Bikalpa Dhara Bangladesh

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Bikalpa Dhara Bangladesh

বিকল্প ধারা বাংলাদেশ
LeaderDr. A. Q. M. Badruddoza Chowdhury
FoundedMarch 2004
HeadquartersBishwa Road, Dhaka
IdeologySecularism
Social liberalism
International affiliationNone
Seats in the Jatiya Sangsad
2 / 350

Bikalpa Dhara Bangladesh (lit. Alternative for Bangladesh; BDB ) is a political party in Bangladesh founded by former President of Bangladesh and BNP parliamentarian Dr. A. Q. M. Badruddoza Chowdhury in 2004.[1] Abdul Mannan (BDB Secretary General) and recent (BDB Women Vice-President) Rabaya Begum; two of the most deepest assets of BDB play the most vital role by recruiting and managing the party to promote itself towards its objectives. Their party symbol during the polls is the kula (Bengali: কুলা, a handmade winnowing fan).[1] Its current political alignment is ambiguous, and has two seats in the parliament.[2]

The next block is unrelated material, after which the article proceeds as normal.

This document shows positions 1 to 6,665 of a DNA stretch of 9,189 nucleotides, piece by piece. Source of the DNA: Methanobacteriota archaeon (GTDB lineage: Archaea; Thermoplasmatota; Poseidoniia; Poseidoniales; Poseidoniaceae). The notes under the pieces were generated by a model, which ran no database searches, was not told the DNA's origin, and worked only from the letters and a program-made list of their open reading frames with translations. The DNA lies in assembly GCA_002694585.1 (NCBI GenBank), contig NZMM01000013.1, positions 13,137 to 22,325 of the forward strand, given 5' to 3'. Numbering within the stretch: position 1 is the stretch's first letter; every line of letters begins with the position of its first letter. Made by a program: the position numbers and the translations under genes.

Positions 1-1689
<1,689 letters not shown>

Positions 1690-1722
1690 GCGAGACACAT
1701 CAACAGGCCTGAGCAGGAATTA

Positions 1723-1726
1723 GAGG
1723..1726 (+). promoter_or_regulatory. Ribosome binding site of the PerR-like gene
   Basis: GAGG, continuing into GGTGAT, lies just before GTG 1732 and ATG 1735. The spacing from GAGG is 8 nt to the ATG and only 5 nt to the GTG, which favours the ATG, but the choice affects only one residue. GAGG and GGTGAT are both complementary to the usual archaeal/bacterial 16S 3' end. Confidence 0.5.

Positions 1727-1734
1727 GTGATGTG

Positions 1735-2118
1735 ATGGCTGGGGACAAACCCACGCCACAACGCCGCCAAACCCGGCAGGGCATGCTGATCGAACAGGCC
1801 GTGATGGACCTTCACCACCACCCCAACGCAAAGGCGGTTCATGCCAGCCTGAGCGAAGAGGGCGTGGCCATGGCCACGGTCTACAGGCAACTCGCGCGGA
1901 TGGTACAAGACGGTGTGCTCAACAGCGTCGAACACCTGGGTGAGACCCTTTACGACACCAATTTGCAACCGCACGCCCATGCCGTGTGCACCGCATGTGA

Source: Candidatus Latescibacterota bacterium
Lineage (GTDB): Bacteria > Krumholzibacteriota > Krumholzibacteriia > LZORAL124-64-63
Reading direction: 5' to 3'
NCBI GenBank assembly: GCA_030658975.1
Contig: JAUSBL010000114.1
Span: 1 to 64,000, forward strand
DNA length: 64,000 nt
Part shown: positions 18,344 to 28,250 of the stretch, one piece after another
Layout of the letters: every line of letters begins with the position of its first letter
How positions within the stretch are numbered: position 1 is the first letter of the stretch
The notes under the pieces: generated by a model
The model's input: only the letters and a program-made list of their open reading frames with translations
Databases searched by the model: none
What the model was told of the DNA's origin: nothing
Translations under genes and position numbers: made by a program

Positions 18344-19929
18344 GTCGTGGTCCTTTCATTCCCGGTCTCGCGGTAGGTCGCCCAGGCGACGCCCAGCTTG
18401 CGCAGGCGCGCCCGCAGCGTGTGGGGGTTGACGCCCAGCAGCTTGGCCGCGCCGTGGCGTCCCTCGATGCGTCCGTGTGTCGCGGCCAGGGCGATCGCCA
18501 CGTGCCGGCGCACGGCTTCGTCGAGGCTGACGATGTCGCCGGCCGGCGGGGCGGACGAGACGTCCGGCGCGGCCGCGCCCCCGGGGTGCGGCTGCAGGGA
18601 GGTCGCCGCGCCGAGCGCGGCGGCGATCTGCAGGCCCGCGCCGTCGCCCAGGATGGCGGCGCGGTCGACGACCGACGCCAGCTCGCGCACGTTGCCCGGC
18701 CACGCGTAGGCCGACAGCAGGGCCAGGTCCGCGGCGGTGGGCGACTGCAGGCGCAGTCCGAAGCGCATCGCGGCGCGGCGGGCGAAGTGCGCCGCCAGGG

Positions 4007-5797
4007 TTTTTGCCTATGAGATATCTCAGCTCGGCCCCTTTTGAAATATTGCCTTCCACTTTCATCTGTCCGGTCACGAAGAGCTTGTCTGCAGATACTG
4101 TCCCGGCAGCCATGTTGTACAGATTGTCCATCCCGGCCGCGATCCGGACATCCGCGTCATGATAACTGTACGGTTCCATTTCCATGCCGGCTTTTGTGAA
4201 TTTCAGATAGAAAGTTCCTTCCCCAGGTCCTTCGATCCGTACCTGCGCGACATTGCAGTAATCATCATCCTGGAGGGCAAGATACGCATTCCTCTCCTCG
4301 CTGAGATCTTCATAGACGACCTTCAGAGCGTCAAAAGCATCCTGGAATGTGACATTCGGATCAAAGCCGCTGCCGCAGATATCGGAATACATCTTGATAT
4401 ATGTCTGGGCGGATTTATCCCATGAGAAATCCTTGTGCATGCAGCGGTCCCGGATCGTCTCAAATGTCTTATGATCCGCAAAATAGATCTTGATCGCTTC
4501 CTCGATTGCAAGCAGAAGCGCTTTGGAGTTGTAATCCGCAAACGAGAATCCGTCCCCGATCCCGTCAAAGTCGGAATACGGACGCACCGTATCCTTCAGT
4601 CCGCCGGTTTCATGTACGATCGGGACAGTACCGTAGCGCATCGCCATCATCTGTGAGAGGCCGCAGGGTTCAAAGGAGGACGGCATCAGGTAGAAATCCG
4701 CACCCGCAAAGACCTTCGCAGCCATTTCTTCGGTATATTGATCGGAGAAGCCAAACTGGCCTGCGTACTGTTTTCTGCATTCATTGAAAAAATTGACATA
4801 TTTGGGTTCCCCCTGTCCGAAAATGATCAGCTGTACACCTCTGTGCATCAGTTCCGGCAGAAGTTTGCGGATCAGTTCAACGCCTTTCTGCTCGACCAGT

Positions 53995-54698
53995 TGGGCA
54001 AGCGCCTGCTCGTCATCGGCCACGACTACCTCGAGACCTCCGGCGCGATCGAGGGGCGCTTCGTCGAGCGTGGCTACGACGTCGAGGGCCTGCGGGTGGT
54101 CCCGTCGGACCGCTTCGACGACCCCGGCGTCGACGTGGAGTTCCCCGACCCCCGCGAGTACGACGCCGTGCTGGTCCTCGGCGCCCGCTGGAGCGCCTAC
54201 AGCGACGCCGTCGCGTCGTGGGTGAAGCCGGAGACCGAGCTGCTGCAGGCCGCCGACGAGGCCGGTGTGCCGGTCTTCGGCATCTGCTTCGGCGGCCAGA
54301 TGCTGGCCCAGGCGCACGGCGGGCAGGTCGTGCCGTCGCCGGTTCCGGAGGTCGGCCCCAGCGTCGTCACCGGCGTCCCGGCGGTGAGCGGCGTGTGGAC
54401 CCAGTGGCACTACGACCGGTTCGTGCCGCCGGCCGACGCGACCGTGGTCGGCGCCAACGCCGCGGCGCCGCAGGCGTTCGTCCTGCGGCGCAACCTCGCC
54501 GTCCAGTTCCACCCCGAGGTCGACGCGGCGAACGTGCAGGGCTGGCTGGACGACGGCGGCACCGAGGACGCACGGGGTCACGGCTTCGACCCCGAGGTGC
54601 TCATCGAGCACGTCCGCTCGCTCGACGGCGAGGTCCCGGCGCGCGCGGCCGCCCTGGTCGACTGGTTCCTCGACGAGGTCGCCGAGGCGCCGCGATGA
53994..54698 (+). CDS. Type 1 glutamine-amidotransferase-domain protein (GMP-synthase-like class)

Background[edit]

The party was conceived by Dr Chowdhury in 2003 after he was forced to abdicate his Presidency.[3] Dr Chowdhury felt the need of a third force in the de facto two-party democracy in Bangladesh. He expressed recruiting civil society members in politics to fight corruption and terrorism and establish good governance in the country through an alternate stream (lit. Bikalpa Dhara) political party.[1] He, along with his son Mahi B. Chowdhury and BNP parliamentarian M A Mannan resigned from BNP to work for the new political party. Dr Chowdhury was the President, with M A Mannan as the secretary-general of the new party formed in March 2004. It had been a strong critic of the government during the time, and most of its members were defects from the ruling BNP.[1] BNP parliamentarian Oli Ahmed too had defected from BNP bringing with him 24 other senior leaders of BNP to form a new party Liberal Democratic Party in which Bikalpa Dhara was merged on 26 October 2006. However, due to some ideological differences LDP was split and Dr. Chowdhury along with his followers went back to form Bikalpa Dhara again in 2007.[4]